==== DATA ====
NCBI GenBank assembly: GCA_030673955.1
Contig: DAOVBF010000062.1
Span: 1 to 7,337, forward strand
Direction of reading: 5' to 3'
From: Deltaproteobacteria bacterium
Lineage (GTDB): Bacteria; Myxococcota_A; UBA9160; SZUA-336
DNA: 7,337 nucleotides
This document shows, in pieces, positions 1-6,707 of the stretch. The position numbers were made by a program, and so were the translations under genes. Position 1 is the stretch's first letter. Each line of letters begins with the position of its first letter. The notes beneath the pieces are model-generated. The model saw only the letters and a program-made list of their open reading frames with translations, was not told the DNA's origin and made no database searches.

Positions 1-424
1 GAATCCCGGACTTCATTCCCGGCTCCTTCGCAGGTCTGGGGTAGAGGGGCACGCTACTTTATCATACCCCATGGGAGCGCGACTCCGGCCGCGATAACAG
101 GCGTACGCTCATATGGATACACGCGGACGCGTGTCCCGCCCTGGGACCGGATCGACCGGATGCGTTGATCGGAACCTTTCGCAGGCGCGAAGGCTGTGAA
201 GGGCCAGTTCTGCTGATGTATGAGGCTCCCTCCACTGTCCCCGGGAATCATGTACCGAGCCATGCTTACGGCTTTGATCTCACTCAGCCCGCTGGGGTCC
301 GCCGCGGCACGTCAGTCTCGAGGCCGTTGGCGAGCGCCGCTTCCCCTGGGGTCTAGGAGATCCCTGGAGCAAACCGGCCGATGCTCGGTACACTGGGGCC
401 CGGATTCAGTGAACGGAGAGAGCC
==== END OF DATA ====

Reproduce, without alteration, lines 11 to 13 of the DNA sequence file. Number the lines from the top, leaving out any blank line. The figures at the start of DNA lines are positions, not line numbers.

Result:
101 GCGTACGCTCATATGGATACACGCGGACGCGTGTCCCGCCCTGGGACCGGATCGACCGGATGCGTTGATCGGAACCTTTCGCAGGCGCGAAGGCTGTGAA
201 GGGCCAGTTCTGCTGATGTATGAGGCTCCCTCCACTGTCCCCGGGAATCATGTACCGAGCCATGCTTACGGCTTTGATCTCACTCAGCCCGCTGGGGTCC
301 GCCGCGGCACGTCAGTCTCGAGGCCGTTGGCGAGCGCCGCTTCCCCTGGGGTCTAGGAGATCCCTGGAGCAAACCGGCCGATGCTCGGTACACTGGGGCC